A new style of housing option is popping up outside of major urban areas. Tagged as urban minimalism, the housing appeals to young professionals involved in new technology.

Although an attraction to cities, the housing leaves some questions unanswered on how it will perform into the future. How will it separate classes now and how will it be able to maintain the churn of young professionals interested in this lifestyle?

The peaked wooden eave jutting from the facade of the charcoal glass tower is trying to tell you something. So is the neon sign over the entranceway that says “home sweet home.” But it takes a beat to realize that the light-box sign reading Urby is not for an upmarket extended-stay hotel. You’re supposed to live here.

The new mixed-use residential development on Staten Island’s crane-studded north shore is the first in a proposed chain of apartment projects from New Jersey-based Ironstate Development, which has a record of building large luxury developments on the “Gold Coast” of the New Jersey waterfront. Other locations in the works include Jersey City (one of three towers completed), Harrison, New Jersey (now renting), and Stamford, Connecticut (underway). Each complex comprises ultramodern living units, ground-level retail, amenities such as heated outdoor pools, fitness centers, and keyless entry via phone app.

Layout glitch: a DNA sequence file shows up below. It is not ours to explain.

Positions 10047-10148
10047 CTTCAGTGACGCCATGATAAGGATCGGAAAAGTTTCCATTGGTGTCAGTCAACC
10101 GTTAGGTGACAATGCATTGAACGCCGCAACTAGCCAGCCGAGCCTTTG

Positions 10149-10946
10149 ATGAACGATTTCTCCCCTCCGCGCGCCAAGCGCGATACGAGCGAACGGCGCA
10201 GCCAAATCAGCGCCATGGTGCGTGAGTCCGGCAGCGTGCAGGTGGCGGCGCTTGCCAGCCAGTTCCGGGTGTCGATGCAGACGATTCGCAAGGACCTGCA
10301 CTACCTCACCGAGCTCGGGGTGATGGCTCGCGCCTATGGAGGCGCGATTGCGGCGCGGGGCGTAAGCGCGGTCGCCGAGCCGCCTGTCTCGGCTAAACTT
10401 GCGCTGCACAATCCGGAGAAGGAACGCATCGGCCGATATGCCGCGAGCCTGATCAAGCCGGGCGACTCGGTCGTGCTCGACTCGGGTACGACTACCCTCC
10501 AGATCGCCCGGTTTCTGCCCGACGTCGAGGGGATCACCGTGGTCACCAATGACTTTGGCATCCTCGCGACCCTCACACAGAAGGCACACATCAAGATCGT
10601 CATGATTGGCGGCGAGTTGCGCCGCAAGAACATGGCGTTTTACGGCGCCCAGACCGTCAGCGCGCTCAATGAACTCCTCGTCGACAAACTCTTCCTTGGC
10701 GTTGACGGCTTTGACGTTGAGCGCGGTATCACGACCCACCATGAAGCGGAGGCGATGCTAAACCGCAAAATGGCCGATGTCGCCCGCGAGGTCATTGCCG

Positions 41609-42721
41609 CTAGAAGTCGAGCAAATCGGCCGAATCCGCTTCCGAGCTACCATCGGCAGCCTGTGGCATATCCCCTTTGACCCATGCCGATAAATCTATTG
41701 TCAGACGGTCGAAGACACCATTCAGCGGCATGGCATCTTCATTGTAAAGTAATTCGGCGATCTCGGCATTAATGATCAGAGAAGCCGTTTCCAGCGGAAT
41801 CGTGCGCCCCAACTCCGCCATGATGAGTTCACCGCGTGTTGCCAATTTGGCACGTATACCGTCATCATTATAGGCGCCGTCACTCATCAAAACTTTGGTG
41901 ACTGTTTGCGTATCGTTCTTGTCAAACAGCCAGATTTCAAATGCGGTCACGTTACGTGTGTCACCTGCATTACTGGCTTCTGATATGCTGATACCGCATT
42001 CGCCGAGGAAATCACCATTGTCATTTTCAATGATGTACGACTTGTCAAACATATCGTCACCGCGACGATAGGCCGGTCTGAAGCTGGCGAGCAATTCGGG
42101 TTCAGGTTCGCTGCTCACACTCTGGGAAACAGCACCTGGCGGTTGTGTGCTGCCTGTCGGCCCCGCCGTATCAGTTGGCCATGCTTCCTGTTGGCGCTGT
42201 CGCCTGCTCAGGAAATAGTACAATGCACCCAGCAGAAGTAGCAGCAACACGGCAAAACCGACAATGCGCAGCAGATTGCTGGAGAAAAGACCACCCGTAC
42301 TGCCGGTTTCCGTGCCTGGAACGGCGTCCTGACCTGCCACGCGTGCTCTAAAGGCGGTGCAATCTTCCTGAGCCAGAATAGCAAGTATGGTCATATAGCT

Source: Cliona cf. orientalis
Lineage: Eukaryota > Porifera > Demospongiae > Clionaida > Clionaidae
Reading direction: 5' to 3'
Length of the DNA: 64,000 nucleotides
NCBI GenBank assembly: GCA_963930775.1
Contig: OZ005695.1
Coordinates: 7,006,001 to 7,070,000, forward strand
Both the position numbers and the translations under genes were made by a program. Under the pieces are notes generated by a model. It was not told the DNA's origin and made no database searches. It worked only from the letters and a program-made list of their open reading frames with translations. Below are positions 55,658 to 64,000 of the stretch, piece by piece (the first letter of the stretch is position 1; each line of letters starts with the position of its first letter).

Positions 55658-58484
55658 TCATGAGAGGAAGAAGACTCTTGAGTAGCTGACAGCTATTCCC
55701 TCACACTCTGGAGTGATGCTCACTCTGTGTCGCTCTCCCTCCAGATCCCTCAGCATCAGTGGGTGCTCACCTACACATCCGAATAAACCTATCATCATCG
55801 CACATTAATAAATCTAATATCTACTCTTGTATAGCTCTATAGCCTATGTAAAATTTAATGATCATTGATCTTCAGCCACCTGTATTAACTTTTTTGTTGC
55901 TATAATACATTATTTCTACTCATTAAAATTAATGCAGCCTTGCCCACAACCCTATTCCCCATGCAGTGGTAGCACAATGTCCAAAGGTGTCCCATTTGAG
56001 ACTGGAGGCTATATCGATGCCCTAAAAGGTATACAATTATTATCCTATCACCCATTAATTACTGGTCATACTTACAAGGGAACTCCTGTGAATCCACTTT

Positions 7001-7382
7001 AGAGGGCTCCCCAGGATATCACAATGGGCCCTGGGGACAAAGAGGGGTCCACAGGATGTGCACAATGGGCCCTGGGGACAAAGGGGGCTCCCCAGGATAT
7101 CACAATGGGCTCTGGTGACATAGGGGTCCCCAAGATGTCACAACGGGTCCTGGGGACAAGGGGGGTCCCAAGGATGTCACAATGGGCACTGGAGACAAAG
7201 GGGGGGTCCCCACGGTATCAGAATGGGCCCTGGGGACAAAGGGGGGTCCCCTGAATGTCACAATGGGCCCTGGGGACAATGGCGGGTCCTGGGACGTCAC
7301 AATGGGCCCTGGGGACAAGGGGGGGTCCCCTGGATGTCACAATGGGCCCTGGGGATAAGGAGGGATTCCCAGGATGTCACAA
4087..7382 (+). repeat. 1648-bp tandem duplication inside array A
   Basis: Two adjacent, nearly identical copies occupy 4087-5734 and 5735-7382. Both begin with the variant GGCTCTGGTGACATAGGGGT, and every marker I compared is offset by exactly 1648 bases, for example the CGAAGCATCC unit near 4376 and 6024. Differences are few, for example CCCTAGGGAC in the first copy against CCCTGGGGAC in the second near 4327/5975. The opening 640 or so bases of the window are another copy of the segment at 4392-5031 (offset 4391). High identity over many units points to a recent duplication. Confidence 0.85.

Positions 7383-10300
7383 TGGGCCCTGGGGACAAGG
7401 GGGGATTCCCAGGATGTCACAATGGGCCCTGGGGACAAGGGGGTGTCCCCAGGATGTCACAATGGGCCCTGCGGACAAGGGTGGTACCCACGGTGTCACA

But Urby’s marketing emphasis is on common areas intended to facilitate interaction between tenants, like the coffee shops integrated into the lobbies and communal kitchens that host wine pairings and cooking demos. Ironstate has dubbed their model Urban Ready Life, or URL—“an all-encompassing living experience for today’s urbanite.”

Read More